Asa Brightman Hatch, BiographyPorter County biographical sketches . . . .

Transcribed biography of Asa Brightman Hatch

ASA BRIGHTMAN HATCH, a prosperous and representative farmer and well-known and highly respected citizen of La Fayette County, Mo., is pleasantly located upon section 32, range 27, township 49, where he cultivates a valuable farm of one hundred and fifty-four acres. Mr. Hatch was born in Aurora, Erie County, N. Y., February 10, 1828, and was the son of Wilder and Hannah (Tabor) Hatch. The paternal grandfather of our subject, and in whose honor he was named, was Asa Hatch, a native of New Hampshire, and a soldier of the Revolutionary War, who served his country faithfully in her struggle for national independence. He was by occupation a farmer, and immediately afwr the close of the war settled in Jefferson County, N. Y., and removed after a time to Erie County, finally locating in Steuben County, where he passed away, deeply regretted by all who knew him. His estimable wife was Sarah Wilder, who reared four children: Susan, Jeremiah, Wilder, and one other whose name is not recorded. In religious belief the grandparents were both Presbyterians and earnest Christian people.

The father of our subject, Wilder Hatch, was a native of New Hampshire, and removed with his parents to New York, where he lived in Jefferson and Erie Counties. Raised upon a farm, he engaged in the duties of agriculture as the business of his life, and deciding to try a new field of labor went to Walworth County, Wis., in 1840. During the latter part of the gold excitement in California, he started for the Pacific Slope, in search of the glittering treasure of the Golden State. Many years have passed and never a word from him has ever reached his family, who have long mourned him as dead. AVilder Hatch was twice married, and by his first wife became the father of a daughter, Sarah, and one son, Wilder. The second wife was the mother of our subject, and bore her husband but one living child. She survived her husband's disappearance a number of years, and at the age of sixty-three died in 1856, in Porter County, Ind. She was a most estimable lady and a member of the Baptist Church. Her father, Earl Tabor, the maternal grandfather of our subject, was in e&rly life a Connecticut farmer, and removed to Saratoga, N. Y., and from there to Erie County, where he died at the age of eighty years.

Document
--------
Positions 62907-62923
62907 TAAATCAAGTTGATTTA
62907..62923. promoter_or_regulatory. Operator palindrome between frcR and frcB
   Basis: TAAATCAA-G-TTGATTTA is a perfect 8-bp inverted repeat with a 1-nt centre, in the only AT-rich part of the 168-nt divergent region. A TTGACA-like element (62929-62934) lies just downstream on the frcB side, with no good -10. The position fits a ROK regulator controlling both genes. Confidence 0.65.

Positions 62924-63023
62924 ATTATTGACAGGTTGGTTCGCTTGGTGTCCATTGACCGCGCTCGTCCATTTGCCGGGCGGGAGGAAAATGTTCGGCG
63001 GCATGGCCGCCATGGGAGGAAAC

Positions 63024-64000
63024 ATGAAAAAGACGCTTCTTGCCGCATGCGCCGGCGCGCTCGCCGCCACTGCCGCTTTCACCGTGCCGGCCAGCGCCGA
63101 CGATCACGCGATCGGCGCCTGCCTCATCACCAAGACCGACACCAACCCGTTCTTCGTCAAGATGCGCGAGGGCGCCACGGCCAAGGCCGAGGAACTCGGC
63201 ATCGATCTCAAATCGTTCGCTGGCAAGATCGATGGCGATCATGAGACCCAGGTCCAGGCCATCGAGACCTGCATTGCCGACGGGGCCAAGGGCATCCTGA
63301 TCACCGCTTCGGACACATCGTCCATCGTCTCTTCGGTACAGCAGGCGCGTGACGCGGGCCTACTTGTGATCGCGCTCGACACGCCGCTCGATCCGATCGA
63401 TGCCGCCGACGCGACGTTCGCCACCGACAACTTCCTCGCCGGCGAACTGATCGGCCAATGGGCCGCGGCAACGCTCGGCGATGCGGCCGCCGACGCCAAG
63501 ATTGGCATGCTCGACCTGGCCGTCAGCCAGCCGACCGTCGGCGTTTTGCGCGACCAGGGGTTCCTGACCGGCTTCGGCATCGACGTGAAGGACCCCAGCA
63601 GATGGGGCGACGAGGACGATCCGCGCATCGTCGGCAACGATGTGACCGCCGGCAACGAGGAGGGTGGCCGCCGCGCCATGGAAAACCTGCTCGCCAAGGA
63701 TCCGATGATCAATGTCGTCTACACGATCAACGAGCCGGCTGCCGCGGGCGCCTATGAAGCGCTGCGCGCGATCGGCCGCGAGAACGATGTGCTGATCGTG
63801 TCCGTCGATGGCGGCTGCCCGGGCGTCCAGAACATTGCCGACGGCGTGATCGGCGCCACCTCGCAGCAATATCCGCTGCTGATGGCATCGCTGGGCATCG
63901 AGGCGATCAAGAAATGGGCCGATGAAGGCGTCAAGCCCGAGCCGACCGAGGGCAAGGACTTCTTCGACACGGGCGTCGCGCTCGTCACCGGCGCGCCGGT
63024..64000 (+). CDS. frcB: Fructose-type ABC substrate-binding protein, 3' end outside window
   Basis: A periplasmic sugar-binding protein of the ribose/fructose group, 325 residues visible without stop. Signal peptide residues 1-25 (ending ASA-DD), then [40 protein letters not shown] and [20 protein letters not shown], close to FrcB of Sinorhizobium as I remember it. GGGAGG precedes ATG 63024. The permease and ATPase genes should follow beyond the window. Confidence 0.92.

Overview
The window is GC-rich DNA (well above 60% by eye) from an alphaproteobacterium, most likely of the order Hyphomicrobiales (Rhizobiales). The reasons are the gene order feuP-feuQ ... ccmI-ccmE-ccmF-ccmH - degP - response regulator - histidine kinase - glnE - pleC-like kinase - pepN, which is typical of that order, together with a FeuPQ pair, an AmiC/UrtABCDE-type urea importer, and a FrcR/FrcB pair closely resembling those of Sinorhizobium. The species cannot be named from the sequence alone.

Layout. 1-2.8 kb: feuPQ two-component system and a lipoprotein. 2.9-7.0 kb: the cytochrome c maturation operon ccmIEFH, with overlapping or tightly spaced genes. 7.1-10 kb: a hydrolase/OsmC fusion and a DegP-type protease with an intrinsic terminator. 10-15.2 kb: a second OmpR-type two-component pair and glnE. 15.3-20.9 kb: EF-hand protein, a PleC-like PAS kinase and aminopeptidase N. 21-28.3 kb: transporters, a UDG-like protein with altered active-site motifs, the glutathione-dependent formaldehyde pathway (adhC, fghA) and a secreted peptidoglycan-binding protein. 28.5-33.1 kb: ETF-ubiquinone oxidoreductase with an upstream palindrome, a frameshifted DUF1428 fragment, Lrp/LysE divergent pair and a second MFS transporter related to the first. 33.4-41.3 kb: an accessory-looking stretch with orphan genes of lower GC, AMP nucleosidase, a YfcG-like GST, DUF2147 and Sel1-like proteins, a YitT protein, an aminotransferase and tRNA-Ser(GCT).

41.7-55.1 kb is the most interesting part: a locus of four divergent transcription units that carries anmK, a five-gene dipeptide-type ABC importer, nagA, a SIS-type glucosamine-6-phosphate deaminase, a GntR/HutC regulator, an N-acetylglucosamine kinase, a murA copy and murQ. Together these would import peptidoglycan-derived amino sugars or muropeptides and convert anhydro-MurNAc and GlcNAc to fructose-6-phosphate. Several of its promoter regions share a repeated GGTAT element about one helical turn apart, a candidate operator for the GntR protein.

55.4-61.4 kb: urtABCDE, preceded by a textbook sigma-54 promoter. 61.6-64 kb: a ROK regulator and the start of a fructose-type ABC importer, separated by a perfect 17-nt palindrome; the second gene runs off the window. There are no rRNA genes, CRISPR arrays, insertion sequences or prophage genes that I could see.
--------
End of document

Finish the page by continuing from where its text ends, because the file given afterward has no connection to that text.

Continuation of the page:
The wife of Earl Tabor, Susannah Brightman, became the mother of these sons and daughters: James, Bradford, Plnebe, Susannah, Hannah, Jesse, Helen and Fannie, who gathered a bright; merry band around the family hearth nearly a century ago. Grandmother Tabor was the daughter of an English officer, who received his commission from King George the Third, of "Merrie England." Asa Brightman Hatch was reared upon a farm, and like his paternal ancestors, has followed the occupation of a tiller of the soil all his life. He has been a bread-winner from almost his earliest remembrance, and had but very little opportunity to gain an education. He accompanied his parents to Wisconsin, and remained there eleven years, and at the expiration of that length of time went with his mother to Porter County, Ind., and resided there until the fall of 1865, when he located in Missouri, and purchased two hundred and forty acres of land. For twenty-eight years he has lived in his present neighborhood, and has been closely associated with the upward growth and progress of his part of the county. Our subject was married to Lavinia Arundel, a native of Pennsylvania, and a daughter of John and Eliza (Patterson) Arundel, of Scotch parentage. Mr. and Mrs. Hatch have been the parents of five children, three of whom survive: Viola is the wife of Ira Sigman; Charlotte is the wife of Samuel Dunn; Maude is the youngest. Cora E. died at twenty-three years of age. Mr. and Mrs. Hatch are Unitarians in belief, and are ever ready to assist in all worthy enterprises. Mr. Hatch was in early days a member of the Free Soil Party, but in later life has been an ardent Republican, and an earnest advocate of the principles and platform of the party which now receives his vote. A self-made man, conscientious, upright, energetic and faithful in the performance of duty, he enjoys the respect and confidence of a large circle of true friends, who thoroughly appreciate his sterling integrity of character.

Source: Chapman Brothers. 1893. Portrait and Biographical Record of Lafayette and Saline Counties, Missouri. Chicago, Illinois: Chapman Brothers. 641 p.
Page(s) in Source: 562-563

This biography has been transcribed exactly as it was originally published in the source. Please note that we do not provide photocopies or digital scans of biographies appearing on this website.

Biography transcribed by Steven R. Shook


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